Cambodians claim land grabs are crime against humanity
(Reuters) Cambodians evicted from their homes to make way for a development protest in Phnom Penh
Multinationals caught up in allegations of land-grabbing could face fresh legal problems under a claim launched by 10 Cambodians at the International Criminal Court.
A petition to be filed at The Hague on Tuesday against a group of politicians, security chiefs and business magnates in the southeast Asian country raises the stakes for land disputes by arguing that systematic illegal seizures can be a crime against humanity.
While the claim needs to clear legal hurdles before it becomes a full-blown ICC case, the argument behind it has a potential impact on sectors such as resources and commodities, where companies are increasingly becoming embroiled in disputes over land rights .
“The message this case sends to companies is that they need to do their due diligence much more carefully,” said Richard Rogers, a partner in Global Diligence, the London-based law firm bringing the ICC claim. “While western companies are unlikely to be aiders or abettors of the actual crime, a land-grab situation they benefit from could develop from a human rights violation to something much more serious – a crime against humanity.”
The ICC petition dovetails with attempts by people from poor countries to pursue multinationals for damages over profits they have allegedly reaped from improperly seized property.
In a separate Cambodia damages case brought to the High Court in London last year, 200 villagers allege a sugar business formerly owned by the UK’s Tate & Lyle sourced cane from a plantation run by a Thai company on land grabbed by government agents, including military police.
T& L Sugars, the former Tate & Lyle business, was bought by ASR Group of the US in 2010, and is fighting the allegations. It says it bought two consignments of cane in 2011 and 2012 after performing third-party due diligence on the Thai company, while it says the dispute over the land rights is a matter for a separate court case in Cambodia between villagers and the government.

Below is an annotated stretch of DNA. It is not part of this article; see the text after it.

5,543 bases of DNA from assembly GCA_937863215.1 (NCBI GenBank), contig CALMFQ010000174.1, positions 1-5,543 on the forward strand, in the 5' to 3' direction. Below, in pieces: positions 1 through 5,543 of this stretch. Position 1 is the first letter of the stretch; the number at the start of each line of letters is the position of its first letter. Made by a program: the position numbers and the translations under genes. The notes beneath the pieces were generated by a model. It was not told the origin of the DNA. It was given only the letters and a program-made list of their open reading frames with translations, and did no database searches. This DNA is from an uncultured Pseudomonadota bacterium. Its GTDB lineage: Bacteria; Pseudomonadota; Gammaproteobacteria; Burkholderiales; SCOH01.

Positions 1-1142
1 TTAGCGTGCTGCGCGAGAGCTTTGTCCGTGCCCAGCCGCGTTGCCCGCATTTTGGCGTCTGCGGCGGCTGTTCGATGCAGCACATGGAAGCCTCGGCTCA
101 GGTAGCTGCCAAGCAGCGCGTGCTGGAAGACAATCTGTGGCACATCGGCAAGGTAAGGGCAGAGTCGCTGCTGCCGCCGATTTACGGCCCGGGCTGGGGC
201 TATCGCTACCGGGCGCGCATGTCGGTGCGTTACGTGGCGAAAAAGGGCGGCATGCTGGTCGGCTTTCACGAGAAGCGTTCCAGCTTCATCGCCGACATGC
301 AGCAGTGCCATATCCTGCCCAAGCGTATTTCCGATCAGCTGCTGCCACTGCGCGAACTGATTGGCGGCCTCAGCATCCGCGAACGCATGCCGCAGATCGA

“In our view, there is no basis for the villagers’ claims against us,” T& L Sugars said. “However, we will continue to do everything we can to help the relevant parties involved resolve this between themselves.”
The ICC, established through an inter-governmental treaty, can impose penalties ranging from imprisonment to fines and asset forfeitures.
Amid growing pressure from activists, other multinationals have launched efforts to demonstrate what Coca-Cola last year called a “zero tolerance” approach to land-grabbing. Coke pledged to disclose names of top sugar suppliers and to carry out social, environmental and human rights audits in source countries.
The new Cambodia claim to the ICC accuses the country’s ruling elite of a “widespread and systematic attack” on the rights of the civilian population, including land-grabbing “on a truly massive scale”. The allegations are made in a so-called “communication” to the ICC prosecutors’ office, which will then have to decide if the matter merits first a preliminary examination and then a full investigation.
Cambodia is rife with land disputes, many of them rooted in the government’s relations with a group of tycoons who critics say have been given unwarranted gifts of territory to acquire timber and other resources and set up commodity plantations. Licadho, a human rights group, says at least half a million people have been affected by land grabs since 2000.
Phay Siphan, a Cambodian government spokesman, said the administration of Hun Sen, the prime minister of almost 30 years, had last year set up a system to examine land-grabbing allegations and was already reviewing 1,700 cases. He dismissed the ICC case as part of an effort by activists and opposition politicians to “discredit the government”, which was re-elected in a disputed poll last year.
“I don’t think there is enough evidence for the ICC to take this case,” Mr Phay Siphan said.